Day one -the 5th July Kishtwar to Sonder
(red for road travel, blue for trek)
Preamble: I am writing this at Dr. Masood Shah’s home in Srinagar after completing a 7 day trek from/to as labelled above. This trek is in Kashmir mainly following the Marau River which I get to after taking a shared taxi from Kishtwar to Akhala.
I am fortunate in having access to Masood’s computer to write my initial draft which over a period of time I have updated. (Wednesday, July 13, 2011) It seems like heaven to be clean and tidy. When I arrived Masood quickly decided I was too dirty as my clothes had suffered severely with all the trekking. So in this first rehabilitated picture you can see me in my kurta-pajama.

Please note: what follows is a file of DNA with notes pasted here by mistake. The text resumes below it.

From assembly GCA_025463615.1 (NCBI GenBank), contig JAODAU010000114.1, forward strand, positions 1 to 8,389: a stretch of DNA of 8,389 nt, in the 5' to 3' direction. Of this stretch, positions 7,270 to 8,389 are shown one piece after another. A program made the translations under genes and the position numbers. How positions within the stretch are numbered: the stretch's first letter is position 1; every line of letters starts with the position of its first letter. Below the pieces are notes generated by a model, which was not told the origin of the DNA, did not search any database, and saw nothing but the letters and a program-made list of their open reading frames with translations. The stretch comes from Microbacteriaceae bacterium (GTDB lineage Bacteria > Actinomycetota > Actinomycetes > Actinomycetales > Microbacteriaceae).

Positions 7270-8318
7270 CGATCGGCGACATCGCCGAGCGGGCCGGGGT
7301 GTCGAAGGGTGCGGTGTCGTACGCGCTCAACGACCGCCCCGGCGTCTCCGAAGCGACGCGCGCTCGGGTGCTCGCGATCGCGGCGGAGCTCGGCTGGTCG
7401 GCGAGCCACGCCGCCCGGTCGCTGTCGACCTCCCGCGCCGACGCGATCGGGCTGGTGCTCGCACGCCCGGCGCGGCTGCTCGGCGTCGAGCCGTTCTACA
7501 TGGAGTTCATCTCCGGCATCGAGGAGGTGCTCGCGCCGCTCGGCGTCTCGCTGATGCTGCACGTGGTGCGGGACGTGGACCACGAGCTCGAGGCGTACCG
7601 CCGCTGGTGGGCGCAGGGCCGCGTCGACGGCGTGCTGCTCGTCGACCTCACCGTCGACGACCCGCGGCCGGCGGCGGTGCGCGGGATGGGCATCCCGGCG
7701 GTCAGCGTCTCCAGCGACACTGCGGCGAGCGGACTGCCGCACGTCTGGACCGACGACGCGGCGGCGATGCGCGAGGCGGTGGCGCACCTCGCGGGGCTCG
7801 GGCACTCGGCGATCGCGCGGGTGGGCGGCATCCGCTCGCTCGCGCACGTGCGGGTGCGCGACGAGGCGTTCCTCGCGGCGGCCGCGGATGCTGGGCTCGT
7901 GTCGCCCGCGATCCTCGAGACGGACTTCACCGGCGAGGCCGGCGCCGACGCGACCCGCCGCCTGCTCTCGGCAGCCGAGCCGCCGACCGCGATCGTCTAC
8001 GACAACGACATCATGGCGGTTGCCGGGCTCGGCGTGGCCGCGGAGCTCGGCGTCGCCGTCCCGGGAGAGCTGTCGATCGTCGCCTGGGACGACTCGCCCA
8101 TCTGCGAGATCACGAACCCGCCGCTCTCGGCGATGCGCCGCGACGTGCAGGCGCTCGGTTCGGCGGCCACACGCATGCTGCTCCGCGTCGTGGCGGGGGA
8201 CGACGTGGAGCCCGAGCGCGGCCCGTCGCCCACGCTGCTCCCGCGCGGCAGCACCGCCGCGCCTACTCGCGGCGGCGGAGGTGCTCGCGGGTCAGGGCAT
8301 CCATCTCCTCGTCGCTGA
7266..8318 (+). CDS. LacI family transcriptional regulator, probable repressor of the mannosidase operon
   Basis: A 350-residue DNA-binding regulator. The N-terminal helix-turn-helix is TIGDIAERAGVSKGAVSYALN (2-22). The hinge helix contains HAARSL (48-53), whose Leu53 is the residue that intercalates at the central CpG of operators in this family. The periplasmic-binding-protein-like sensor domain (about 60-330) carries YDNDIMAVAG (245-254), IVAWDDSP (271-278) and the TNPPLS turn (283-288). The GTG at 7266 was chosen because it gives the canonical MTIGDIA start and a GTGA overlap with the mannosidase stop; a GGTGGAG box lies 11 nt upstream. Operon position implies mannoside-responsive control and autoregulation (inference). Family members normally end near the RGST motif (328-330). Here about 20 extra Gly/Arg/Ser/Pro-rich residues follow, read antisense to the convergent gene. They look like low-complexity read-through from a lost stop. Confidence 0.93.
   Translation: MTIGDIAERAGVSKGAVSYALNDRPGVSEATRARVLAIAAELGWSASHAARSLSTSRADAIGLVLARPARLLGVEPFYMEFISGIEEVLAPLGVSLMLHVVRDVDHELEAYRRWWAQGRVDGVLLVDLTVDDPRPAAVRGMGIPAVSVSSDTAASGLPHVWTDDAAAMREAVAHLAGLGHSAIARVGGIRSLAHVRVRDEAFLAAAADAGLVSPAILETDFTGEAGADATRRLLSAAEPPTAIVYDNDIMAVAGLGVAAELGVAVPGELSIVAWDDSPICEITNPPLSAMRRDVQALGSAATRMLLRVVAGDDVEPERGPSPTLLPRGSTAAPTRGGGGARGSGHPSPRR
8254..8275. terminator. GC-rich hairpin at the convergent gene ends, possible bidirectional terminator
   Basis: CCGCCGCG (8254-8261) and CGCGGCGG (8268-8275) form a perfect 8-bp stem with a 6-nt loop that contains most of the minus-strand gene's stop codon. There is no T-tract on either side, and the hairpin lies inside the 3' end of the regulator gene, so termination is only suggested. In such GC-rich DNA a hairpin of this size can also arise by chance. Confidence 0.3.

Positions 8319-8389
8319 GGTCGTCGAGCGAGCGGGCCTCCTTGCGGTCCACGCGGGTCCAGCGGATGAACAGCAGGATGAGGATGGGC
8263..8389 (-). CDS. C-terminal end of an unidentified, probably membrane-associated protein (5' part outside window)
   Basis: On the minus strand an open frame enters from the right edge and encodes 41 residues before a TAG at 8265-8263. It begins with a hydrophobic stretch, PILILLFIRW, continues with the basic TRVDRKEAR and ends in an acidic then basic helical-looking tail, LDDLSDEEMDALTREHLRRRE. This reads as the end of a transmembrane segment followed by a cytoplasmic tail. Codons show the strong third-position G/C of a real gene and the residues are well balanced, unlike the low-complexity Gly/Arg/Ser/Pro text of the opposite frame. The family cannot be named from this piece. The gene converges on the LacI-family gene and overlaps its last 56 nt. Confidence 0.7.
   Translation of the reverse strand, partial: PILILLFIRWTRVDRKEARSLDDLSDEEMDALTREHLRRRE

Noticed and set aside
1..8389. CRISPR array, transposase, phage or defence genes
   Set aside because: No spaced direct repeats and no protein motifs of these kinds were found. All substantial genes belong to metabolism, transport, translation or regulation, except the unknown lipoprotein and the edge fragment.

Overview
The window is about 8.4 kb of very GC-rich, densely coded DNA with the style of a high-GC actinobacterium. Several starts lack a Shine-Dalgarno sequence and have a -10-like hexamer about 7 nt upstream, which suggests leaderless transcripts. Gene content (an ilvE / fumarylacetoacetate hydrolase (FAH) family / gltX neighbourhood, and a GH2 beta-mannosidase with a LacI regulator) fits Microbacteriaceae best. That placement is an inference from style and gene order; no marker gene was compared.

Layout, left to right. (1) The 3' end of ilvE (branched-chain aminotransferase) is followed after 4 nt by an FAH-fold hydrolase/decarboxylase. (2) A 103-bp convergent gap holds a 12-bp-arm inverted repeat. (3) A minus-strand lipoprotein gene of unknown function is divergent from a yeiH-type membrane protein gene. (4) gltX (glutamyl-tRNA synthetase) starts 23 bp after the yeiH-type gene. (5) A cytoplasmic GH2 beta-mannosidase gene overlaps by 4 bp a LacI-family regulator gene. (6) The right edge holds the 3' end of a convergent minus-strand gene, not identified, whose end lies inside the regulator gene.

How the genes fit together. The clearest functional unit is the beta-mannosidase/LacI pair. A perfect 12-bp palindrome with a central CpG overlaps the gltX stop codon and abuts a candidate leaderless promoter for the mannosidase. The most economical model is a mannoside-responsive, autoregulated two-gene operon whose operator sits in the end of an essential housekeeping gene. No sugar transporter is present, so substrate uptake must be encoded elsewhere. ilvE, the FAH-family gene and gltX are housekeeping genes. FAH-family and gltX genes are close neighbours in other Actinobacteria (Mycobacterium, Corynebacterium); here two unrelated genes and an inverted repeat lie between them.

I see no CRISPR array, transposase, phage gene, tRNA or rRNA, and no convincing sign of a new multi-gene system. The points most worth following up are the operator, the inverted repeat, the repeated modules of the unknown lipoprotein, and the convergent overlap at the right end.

This trek from Kishtwar to Baltal was the longest and in some ways the most interesting. In an older article I explained how I ended up staying at Dr. Bashir Ahmed Minto’s home in Kishtwar for two nights.
I made an early start (5am) at Dr. Bashir’s suggestion. Wasn’t really
sure why he wanted me to go so early but the long day which followed confirmed that it was the right thing to do. Actually early starts are normal as the best trekking can be done whilst things are cooler.